The Uncle Walt’s Insider (Step) Moms Panel answers your real questions with their own totally reliable advice. [Lawyer-mandated disclaimer: do NOT rely on this advice. Our panel of experts may or may not be actual stepmoms, but they are definitely evil.]
“Dear (Step)Moms: I work at a small amusement park near my hometown of Orlando, FL. Our park, like many, issues us nametags with our name and hometown on them. However, whenever I wear mine, people ask if that’s really my name. Why is this, and how can I make them stop?” – Christopher, Orlando FL
Hi, Bob. The obvious solution is to stop wearing someone else’s nametag. Sorry, but as the CEO of a major entertainment company, people will recognize you, no matter what your nametag says.
Hi, Christopher. Thanks for writing. I find that at times, we’re faced with difficult questions in life that often times make us step into something that, quite frankly, we’re not comfortable with doing. But that is what makes us grow.
See, I find that people often ask these difficult questions to mask their own anxieties and fears. They do this to deflect whatever it is they are going through, so maybe they can take a break from them, even if for a brief second. While it may make us uncomfortable, it also puts us into the situation where we can speak life into that situation. Where we can pull out those rocks. Where we can talk them down from the cream cheese pretzels in our life and lead them to the promise land of the churro.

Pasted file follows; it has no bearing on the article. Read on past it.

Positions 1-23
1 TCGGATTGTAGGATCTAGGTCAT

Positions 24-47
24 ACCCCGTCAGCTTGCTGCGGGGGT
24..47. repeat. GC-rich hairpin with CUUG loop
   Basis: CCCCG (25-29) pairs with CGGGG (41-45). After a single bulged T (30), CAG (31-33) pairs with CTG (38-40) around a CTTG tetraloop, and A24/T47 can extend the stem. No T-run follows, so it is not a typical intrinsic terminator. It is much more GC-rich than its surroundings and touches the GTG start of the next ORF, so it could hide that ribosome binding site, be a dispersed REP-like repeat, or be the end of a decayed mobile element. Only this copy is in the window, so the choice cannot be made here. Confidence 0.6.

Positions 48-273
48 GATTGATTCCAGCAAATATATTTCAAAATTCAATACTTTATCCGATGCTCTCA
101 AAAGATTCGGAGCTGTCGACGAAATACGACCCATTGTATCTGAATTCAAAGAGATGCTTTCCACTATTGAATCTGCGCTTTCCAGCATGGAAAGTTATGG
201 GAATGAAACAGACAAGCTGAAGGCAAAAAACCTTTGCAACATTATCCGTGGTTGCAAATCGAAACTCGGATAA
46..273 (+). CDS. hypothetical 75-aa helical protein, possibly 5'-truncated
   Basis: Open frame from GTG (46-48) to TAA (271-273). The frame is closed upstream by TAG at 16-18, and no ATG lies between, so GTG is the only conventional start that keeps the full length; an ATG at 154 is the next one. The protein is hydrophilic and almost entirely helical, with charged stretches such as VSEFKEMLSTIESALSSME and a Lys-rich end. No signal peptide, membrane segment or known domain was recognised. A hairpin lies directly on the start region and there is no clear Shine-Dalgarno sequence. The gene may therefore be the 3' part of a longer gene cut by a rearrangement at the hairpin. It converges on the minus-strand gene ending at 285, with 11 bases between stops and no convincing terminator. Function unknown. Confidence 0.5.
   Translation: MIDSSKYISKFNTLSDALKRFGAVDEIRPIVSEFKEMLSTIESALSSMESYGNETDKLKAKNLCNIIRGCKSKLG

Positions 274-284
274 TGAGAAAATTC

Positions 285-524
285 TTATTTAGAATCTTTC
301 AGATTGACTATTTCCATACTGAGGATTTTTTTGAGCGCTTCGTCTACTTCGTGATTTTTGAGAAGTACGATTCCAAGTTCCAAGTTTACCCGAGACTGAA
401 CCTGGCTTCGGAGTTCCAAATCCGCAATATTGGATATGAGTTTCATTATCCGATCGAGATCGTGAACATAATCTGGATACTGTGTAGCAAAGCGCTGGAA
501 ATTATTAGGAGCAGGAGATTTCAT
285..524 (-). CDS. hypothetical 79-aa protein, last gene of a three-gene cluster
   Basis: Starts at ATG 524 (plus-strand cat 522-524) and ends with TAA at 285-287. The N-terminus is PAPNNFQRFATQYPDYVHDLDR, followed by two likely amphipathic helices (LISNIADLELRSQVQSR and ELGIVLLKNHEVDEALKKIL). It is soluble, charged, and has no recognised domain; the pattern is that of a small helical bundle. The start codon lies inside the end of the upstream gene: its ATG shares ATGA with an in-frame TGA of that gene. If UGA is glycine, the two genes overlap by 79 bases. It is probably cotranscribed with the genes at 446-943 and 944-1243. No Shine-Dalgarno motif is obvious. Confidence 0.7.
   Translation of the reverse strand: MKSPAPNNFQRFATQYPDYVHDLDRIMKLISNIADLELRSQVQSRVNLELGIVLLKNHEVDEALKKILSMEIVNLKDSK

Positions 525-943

Fear not those questions, Christopher. Step into who you have been made to be, and own it. No one can be you, but you.
Chris, my friend, trying to be anonymous won’t help you. Everyone knows that the only small amusement park NEAR Orlando is Dinosaur World. And does anyone actually go to Dinosaur World? Well, you say that guests are asking you questions, so I guess there must be a few. But really, would anyone notice if you don’t wear your nametag? I really doubt it. Just grab a random button and wear that instead.
Chris, in moments like this, it’s important that you take action. Grab the hornbill by the beak and tell him, “I’ve got a lovely bunch of coconuts. There they are, standing in a row.” Or something like that.
You have an amazing opportunity to change lives for the better. You help families to spend time together, encountering live entertainment throughout the day, helping people to interact with the most important things in life, with meet and greets that they’ll never forget, that help them to connect personally with history. And you, Chris, are an important part of making that happen.
Thanks for writing. I’ll look you up when I go to the Holy Land Experience next week.
Just don’t go to Walt Disney World. There are already enough people there without you.
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